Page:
The moment a dream becomes a reality, one typically asks the question: What now?
As a child, we have dreams and fantasies of various worlds, characters, or even just things. We dream big and honestly, it’s healthy for us. Some people dream about their first kiss, when they get married, their dream job, becoming president, or other things. For me, I had those dreams of course, but I also had a dream called “not being adopted”.
Let me back up, it wasn’t necessarily a dream, but more of a “what if”. What if I wasn’t adopted? What if I wasn’t raised in Colorado? What if my mom had married someone? The list could go on, but I think you know where I am going with this, there were a lot of what if questions surrounding how I was raised.
Now for me, thinking the “what if I wasn’t adopted” scenario many times a child, it created space for me then to dream about what could have been. I had a list of my family members as a kid, so I would pretend how each sibling and my mom would interact with me. I imagined yelling loudly while making food. I figured we would walk a lot or take public transportation. I imagined I even had a younger sibling who I had to help raise. I imagined what it would have been like living with a huge family, traveling and living out our lives in Peru.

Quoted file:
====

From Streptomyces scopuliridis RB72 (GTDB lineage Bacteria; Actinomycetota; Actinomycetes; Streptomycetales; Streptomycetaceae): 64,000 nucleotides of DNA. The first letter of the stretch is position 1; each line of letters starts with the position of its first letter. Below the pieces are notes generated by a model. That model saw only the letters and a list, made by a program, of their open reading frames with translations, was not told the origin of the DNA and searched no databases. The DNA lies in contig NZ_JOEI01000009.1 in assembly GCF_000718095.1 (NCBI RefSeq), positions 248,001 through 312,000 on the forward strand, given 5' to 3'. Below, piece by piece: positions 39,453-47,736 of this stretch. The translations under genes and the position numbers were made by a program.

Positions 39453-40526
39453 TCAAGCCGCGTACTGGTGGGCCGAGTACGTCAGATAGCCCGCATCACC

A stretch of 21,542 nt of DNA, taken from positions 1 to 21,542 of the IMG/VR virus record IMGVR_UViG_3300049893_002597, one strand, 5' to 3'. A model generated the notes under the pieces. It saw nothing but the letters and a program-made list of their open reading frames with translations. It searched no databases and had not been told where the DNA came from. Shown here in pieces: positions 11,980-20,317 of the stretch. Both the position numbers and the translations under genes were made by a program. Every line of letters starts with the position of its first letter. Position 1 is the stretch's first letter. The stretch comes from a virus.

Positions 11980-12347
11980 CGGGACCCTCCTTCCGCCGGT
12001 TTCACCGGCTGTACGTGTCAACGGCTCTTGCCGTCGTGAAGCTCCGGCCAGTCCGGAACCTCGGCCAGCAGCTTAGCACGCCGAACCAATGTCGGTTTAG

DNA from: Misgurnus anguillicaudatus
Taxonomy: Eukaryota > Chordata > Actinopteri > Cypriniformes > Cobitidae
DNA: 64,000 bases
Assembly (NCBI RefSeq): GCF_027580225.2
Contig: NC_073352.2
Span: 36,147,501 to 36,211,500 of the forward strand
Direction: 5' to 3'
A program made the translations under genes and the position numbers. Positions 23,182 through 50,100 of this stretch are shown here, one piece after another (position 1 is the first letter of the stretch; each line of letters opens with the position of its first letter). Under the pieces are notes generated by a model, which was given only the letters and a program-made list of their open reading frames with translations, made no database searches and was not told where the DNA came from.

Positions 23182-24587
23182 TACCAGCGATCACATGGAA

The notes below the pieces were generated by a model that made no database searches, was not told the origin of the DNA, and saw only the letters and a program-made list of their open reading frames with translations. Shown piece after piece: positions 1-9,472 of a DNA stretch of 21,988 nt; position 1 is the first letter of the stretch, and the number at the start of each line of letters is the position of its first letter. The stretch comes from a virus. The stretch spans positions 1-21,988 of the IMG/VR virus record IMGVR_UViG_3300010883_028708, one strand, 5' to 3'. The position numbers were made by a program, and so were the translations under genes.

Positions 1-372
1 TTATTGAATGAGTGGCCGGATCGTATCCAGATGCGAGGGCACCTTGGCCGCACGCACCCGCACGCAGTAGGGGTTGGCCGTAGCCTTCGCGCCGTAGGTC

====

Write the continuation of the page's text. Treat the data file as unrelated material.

Well that was my dream, for 25 years. I got to fantasize every detail, memory, or experience I think my birth family had. Then, September 2017, my dream ended and reality set in.
You know, people would ask all the time “Do you want to know your birth family? Where are they? Do you talk to them?” and of course my answers varied depending on how I felt that day. Overall, I imagined they were well, awesome, and living life back in Peru praying that I am ok. The reality hit when I accidently stumbled upon finding them. I remember being in shock and laughing, like hysterically laughing, because something I only dreamed of for so many years was finally a reality.
September 2017, my life changed. I sent an email to some of my birth siblings, not knowing what to expect back. Finally, when I received a response, I knew I was walking through a door where there was no going back. I had found them, they now knew who I was, this was the beginning of a new chapter of my life.
Since then, I have met some of my birth family. I have personal reasons as to why I met who I did, and honestly, I am ok with that. You see when you have a dream for 25 years, the anticipation of it becoming a reality brings up a lot of emotions. Not just emotions, but thoughts, concerns, frustrations, joy, fears, etc. Let me tell you, it’s a lot. I don’t need to explain who I met or when I met them, but know that I am still embracing my reality. The reality that I now have a bigger family to call mine when I say family. I have people who love me and learning about it as time goes on that I never thought I would meet. I have family members who sometimes remind me of myself when talking to them. I found people who share my blood, my genes, and my story.
Is it overwhelming sometimes to have a dream become reality? Yes, yes, it is. But for me and my story, I wouldn’t have wanted it any other way.